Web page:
Desert AIDS Project layoffs spark controversy
Vivian Valenzuela was laid off from Desert AIDS Project Friday morning, along with four others.
"Just leaves me sad, to this day, to this hour I am shocked," Vivian Valenzuela said.
The facility laid off five medical assistants to make room to hire five registered nurses with more education and experience.
"(I) kind of felt dumb-founded because I have never been written up, never called into the office for any behavioral problems or issues," Valenzuela said.
"We are opening up a new Hepatitis C clinic at Desert AIDS Project. Simultaneously, we are opening a new clinic to focus on HPV," Desert AIDS Project CEO David Brinkman said.
Brinkman said those new clinics call for different employees.
"We have decreased five positions in our clinic of folks who haven't worked in this field before or had this experience," Brinkman said. "We've had to let go of a few of our staff in order to hire staff with a higher level of education."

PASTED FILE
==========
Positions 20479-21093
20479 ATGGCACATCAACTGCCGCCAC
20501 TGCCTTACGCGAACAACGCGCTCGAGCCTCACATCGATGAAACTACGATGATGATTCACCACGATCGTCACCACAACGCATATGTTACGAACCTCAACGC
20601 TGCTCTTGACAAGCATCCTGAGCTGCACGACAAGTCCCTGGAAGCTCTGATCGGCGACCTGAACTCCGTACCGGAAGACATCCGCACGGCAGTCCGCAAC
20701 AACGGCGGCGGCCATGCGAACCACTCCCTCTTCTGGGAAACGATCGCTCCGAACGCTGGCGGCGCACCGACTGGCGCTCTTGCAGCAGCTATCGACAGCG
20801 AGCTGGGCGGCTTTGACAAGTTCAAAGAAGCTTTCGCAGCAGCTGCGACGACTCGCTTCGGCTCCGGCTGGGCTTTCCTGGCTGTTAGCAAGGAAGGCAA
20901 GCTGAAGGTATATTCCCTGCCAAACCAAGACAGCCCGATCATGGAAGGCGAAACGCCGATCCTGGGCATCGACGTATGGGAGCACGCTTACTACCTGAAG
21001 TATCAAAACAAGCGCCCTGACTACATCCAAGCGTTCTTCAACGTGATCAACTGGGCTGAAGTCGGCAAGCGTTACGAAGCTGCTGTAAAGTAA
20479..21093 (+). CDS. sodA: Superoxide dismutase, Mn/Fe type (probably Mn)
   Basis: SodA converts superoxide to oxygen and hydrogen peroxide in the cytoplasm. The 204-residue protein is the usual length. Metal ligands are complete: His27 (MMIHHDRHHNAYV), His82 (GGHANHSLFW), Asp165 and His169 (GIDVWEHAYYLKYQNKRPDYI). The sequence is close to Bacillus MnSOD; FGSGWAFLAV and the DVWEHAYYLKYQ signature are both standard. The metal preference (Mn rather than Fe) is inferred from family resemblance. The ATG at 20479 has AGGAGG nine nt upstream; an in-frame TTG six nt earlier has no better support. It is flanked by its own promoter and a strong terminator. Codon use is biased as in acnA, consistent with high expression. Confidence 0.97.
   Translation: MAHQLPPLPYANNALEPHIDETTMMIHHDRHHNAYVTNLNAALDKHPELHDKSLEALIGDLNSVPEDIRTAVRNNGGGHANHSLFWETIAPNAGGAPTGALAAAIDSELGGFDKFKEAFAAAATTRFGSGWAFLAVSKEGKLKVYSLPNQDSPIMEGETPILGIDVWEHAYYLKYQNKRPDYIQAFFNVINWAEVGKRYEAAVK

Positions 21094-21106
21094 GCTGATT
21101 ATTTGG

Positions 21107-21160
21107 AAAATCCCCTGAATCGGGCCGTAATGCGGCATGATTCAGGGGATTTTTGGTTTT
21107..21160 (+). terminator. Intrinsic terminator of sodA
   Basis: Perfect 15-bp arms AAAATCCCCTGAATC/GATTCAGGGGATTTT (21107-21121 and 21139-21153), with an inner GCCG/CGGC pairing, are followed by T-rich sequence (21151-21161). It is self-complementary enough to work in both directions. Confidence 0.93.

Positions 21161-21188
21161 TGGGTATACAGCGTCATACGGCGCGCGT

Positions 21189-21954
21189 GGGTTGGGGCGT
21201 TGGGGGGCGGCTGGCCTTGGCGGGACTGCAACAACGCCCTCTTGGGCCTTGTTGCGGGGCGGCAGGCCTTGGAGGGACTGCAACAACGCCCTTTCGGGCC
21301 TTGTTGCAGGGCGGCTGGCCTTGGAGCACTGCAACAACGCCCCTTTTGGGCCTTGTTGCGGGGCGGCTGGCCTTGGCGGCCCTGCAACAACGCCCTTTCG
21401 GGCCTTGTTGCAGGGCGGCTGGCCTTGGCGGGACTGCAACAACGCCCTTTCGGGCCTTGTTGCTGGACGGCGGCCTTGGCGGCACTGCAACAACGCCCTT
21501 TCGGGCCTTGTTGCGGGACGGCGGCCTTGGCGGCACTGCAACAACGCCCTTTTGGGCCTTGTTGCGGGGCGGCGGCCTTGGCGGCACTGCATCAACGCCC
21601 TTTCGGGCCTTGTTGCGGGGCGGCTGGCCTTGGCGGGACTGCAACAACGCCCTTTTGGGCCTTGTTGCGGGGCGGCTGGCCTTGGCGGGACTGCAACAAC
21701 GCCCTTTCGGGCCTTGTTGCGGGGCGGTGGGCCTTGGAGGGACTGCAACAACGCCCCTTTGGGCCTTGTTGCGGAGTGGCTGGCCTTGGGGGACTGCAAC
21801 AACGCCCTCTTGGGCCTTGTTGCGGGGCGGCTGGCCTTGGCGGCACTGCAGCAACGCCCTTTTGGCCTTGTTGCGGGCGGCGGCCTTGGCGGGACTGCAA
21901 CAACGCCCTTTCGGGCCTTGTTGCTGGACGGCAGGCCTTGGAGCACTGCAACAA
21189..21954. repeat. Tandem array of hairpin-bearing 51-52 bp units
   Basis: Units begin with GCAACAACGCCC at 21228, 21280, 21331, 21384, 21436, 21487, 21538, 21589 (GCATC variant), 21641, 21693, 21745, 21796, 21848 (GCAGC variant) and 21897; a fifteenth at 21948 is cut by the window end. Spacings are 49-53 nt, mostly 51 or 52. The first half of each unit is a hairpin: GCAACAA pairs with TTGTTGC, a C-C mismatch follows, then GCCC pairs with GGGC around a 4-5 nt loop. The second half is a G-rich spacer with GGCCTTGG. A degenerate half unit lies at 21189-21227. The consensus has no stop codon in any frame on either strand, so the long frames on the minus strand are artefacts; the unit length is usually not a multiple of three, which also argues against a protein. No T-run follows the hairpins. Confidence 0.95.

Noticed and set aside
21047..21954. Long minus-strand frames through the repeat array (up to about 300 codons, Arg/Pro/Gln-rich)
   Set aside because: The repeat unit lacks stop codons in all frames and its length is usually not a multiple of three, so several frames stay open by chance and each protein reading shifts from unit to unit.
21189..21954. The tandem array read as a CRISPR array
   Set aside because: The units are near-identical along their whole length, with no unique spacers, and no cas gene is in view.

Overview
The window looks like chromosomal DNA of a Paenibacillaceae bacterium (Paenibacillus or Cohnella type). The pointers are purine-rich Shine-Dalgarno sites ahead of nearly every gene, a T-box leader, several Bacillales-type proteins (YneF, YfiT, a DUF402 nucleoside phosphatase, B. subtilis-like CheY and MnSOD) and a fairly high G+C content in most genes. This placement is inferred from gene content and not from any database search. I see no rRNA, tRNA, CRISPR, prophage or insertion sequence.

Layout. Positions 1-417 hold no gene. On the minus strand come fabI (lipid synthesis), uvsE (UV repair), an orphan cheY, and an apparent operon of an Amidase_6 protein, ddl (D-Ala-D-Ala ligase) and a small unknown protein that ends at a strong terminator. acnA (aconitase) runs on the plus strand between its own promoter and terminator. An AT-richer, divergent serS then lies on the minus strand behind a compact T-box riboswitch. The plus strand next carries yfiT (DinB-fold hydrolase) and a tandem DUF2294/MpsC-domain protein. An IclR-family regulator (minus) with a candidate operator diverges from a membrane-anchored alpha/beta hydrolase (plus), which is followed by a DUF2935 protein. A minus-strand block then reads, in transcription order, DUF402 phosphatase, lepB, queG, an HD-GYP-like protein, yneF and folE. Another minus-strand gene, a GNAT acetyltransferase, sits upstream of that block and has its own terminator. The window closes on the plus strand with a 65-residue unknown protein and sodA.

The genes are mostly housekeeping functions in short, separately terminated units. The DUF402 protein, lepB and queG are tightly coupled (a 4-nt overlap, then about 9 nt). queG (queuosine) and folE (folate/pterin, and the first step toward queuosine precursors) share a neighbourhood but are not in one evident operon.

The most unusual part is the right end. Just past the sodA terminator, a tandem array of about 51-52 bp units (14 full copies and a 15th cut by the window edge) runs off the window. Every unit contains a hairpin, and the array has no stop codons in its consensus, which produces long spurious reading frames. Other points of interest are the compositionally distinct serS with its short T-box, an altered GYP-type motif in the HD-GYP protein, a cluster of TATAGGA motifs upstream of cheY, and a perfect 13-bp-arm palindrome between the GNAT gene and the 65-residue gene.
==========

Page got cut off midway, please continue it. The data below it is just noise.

Valenzuela says she feels there is more to it, though.
"I feel there is a discrimination. If you look at the bunch that was terminated or laid off, we were all heterosexuals, all Latinas. I believe a few of us were wrongfully terminated," Valenzuela said.
Desert AIDS Project asserts these cuts cater to the needs of the new clinics.
"We have been out to hire some more advanced staff who has had opportunities in the past to be in practices like this," Brinkman said.
Meanwhile, Valenzuela had to deal with telling her kids the news.
"It's hard as a single parent to raise your children, but my children know I am a strong-willed woman and I will overcome this, as I did many obstacles in my life."
Once all the hiring is complete, the total number of employees at Desert AIDS Project will remain the same.